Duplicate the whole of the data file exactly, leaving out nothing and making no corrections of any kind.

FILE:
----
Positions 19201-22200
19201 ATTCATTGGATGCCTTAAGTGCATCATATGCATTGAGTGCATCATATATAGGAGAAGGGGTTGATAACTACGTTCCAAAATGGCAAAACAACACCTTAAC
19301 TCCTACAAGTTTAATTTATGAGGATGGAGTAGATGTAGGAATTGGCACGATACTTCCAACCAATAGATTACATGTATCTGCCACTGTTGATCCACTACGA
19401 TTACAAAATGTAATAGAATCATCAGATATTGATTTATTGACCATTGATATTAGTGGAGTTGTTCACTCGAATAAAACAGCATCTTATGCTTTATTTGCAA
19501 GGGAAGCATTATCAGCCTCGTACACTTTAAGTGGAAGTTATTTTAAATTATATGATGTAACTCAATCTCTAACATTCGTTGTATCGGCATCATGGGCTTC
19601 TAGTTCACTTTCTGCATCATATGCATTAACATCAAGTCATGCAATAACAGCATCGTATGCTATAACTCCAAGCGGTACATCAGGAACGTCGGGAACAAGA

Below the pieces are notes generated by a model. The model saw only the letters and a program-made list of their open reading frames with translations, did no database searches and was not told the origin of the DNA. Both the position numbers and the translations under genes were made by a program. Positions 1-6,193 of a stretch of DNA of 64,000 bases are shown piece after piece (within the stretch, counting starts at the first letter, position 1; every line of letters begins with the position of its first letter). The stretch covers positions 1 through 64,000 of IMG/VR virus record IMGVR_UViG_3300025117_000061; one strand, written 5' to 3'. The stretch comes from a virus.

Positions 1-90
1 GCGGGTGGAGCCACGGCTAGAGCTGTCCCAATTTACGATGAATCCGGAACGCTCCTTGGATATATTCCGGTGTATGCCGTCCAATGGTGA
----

Positions 19201-22200
19201 ATTCATTGGATGCCTTAAGTGCATCATATGCATTGAGTGCATCATATATAGGAGAAGGGGTTGATAACTACGTTCCAAAATGGCAAAACAACACCTTAAC
19301 TCCTACAAGTTTAATTTATGAGGATGGAGTAGATGTAGGAATTGGCACGATACTTCCAACCAATAGATTACATGTATCTGCCACTGTTGATCCACTACGA
19401 TTACAAAATGTAATAGAATCATCAGATATTGATTTATTGACCATTGATATTAGTGGAGTTGTTCACTCGAATAAAACAGCATCTTATGCTTTATTTGCAA
19501 GGGAAGCATTATCAGCCTCGTACACTTTAAGTGGAAGTTATTTTAAATTATATGATGTAACTCAATCTCTAACATTCGTTGTATCGGCATCATGGGCTTC
19601 TAGTTCACTTTCTGCATCATATGCATTAACATCAAGTCATGCAATAACAGCATCGTATGCTATAACTCCAAGCGGTACATCAGGAACGTCGGGAACAAGA

Below the pieces are notes generated by a model. The model saw only the letters and a program-made list of their open reading frames with translations, did no database searches and was not told the origin of the DNA. Both the position numbers and the translations under genes were made by a program. Positions 1-6,193 of a stretch of DNA of 64,000 bases are shown piece after piece (within the stretch, counting starts at the first letter, position 1; every line of letters begins with the position of its first letter). The stretch covers positions 1 through 64,000 of IMG/VR virus record IMGVR_UViG_3300025117_000061; one strand, written 5' to 3'. The stretch comes from a virus.

Positions 1-90
1 GCGGGTGGAGCCACGGCTAGAGCTGTCCCAATTTACGATGAATCCGGAACGCTCCTTGGATATATTCCGGTGTATGCCGTCCAATGGTGA